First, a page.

Adventures in Weaving

A couple of months ago, I ordered some Brassard 8/2 Cottolin in brown and navy. After Christmas, I spent a long afternoon dressing the LeClerc 36" loom with 435 warp threads in the brown Cottolin.

I say this was an experiment because there were several different warp threads that I had wanted to use:  more Cottolin, as well as merino wool in worsted, sport, and fingering weights, just to see what type of fabric each made and to have some idea of how much yarn each would use as weft.

For the non-weaver, the warp threads comprise the very long vertical threads and the wefts make up the horizontal threads.

The 435 warp threads gave me a finished fabric about 33" wide.  Multiple different skeins of weft threads combined to give me a piece of fabric 75" long.

The whole of the fabric ended up looking like this:


This picture, however, does not do the fabric justice at all.

I played with a couple of different weaving drafts (patterns). The first one was a diamond shape with the worsted weight weft:


This is a shot while it was still on the loom.  This color and pattern make up the bottom part of the first picture.

From there, I used some of the wonderful Vice Yarns Blurred Lines in Avocado in a different pattern:


Up close and in person, the pattern is very distinct, but the photo above features the wonderful gradient colors of the Blurred Lines. If you are interested, one 500 yard skein of fingering weight Blurred Lines as weft only, gave me a piece of fabric 33" wide and 22" long.  Not bad!


From the Blurred Lines, I moved onto Freia Handpaints Ombre Sock in Grapevine and finished with some Lorna's Laces in sport.

As to the finished fabric, I am of two minds at the moment. The first is to cut it up and make some cool knitting project bags and the second is to fashion it into a sarong skirt, which is my outfit of choice around the house.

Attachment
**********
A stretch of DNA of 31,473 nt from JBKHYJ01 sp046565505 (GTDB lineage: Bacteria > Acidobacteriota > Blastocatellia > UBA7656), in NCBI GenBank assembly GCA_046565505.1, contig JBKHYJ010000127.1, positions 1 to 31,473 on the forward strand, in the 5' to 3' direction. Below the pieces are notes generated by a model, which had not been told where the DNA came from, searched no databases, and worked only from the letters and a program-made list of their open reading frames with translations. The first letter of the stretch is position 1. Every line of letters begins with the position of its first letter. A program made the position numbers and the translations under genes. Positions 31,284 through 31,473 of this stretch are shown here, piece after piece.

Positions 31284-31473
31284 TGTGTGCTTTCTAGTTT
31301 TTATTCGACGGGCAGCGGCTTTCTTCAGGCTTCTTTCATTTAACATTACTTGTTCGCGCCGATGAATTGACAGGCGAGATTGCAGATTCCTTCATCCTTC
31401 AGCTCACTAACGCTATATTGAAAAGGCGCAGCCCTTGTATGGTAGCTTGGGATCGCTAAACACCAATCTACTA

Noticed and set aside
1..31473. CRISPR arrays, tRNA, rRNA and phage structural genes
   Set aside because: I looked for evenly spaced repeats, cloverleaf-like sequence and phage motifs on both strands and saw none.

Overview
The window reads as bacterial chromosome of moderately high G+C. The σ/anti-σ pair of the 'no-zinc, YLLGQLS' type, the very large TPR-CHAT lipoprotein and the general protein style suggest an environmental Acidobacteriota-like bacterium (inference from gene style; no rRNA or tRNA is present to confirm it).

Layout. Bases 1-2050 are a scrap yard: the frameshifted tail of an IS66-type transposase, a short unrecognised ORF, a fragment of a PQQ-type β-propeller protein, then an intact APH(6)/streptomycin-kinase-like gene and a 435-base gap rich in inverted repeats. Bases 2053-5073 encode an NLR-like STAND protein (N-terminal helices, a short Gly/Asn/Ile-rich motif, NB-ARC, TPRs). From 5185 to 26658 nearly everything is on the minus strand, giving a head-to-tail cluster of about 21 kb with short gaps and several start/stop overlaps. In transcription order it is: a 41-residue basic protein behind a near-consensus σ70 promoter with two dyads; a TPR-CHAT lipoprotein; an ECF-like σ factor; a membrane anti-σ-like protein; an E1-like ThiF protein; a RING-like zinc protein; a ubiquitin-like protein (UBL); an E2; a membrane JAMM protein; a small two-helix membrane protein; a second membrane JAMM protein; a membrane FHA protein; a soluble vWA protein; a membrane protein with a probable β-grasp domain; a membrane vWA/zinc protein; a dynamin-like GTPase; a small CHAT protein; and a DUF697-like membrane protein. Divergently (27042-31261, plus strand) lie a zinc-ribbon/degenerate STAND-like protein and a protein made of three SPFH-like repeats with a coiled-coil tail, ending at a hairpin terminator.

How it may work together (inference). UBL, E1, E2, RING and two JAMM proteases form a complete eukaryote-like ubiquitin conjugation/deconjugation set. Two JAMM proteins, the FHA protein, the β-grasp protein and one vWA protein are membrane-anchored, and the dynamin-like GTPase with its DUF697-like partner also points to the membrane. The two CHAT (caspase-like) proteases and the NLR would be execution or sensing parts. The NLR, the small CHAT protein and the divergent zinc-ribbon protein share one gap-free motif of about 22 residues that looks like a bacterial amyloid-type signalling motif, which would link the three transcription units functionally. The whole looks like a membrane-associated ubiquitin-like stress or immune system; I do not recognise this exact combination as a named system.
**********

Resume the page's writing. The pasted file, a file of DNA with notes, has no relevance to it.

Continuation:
The worsted weight fabric would make a stunning suit-like pencil skirt, and I think I may well weave some fabric just for that purpose.  Lined and with a zipper, it would be beautiful!

Think something like this:



The fingering and sport weight fabrics would lend themselves quite well to be sewn into easy-to-wear fall and winter tops; however, I think an evenweave would be preferable to a patterned weave. Something with relatively simple lines.

With that in mind, I have been eyeing some patterns over at Hot Patterns.




The first part of my plan was to test drive some different threads on the loom.  

The second part of the plan is to sew a pattern with muslin, so I can make whatever modifications needed to achieve the fit and look I seek. Then, weave the fabric and sew the top.

Yes, it would be much easier just to skip the whole weaving part and just buy fabric, but where is the fun in that?

In the meantime, I have another test to run, this time using the same warp, but pairing it with linen threads for the weft, instead of wool...

I shall keep you posted!

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